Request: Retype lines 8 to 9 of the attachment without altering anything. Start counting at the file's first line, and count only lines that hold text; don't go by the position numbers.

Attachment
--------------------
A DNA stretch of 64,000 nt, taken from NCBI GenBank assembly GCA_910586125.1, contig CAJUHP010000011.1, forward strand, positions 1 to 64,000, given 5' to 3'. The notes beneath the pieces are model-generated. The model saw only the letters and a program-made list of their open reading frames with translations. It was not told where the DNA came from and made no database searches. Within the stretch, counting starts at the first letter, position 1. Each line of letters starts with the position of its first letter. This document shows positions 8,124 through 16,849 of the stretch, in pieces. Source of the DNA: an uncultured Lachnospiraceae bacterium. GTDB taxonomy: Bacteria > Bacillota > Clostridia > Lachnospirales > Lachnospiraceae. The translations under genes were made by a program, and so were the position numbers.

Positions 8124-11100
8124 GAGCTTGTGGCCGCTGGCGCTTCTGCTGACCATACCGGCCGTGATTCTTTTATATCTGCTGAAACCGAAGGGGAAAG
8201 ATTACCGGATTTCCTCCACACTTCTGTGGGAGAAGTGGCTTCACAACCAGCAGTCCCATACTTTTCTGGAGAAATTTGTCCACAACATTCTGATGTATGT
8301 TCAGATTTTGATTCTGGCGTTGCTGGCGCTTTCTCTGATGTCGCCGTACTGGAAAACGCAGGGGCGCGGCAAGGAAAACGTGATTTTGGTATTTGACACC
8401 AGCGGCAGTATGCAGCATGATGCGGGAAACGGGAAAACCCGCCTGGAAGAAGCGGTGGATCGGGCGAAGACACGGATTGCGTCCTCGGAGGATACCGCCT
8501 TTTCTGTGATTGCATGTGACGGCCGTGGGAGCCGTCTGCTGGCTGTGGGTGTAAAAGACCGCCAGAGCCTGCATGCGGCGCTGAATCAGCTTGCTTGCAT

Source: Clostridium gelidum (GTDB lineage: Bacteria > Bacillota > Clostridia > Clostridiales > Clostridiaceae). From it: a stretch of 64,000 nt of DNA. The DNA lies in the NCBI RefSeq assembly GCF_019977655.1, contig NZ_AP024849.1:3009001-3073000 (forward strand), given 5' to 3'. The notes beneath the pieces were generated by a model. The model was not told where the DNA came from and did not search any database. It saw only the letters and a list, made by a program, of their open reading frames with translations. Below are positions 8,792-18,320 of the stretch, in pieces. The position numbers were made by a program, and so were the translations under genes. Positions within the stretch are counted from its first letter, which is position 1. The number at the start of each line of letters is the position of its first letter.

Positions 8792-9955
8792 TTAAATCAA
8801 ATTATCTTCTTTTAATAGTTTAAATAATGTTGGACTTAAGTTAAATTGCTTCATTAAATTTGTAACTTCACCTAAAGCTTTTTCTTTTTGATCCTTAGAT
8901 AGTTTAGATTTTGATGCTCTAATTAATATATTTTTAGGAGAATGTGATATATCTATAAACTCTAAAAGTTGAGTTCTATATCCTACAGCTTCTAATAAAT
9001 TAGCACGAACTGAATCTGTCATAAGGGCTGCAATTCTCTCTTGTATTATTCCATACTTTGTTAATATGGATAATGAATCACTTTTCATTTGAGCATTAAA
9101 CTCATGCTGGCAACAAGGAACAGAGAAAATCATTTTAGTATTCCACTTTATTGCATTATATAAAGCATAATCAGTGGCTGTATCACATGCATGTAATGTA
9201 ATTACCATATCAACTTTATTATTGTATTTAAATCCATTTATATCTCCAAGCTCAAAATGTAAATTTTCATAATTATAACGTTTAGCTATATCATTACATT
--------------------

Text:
Source: Clostridium gelidum (GTDB lineage: Bacteria > Bacillota > Clostridia > Clostridiales > Clostridiaceae). From it: a stretch of 64,000 nt of DNA. The DNA lies in the NCBI RefSeq assembly GCF_019977655.1, contig NZ_AP024849.1:3009001-3073000 (forward strand), given 5' to 3'. The notes beneath the pieces were generated by a model. The model was not told where the DNA came from and did not search any database. It saw only the letters and a list, made by a program, of their open reading frames with translations. Below are positions 8,792-18,320 of the stretch, in pieces. The position numbers were made by a program, and so were the translations under genes. Positions within the stretch are counted from its first letter, which is position 1. The number at the start of each line of letters is the position of its first letter.

Positions 8792-9955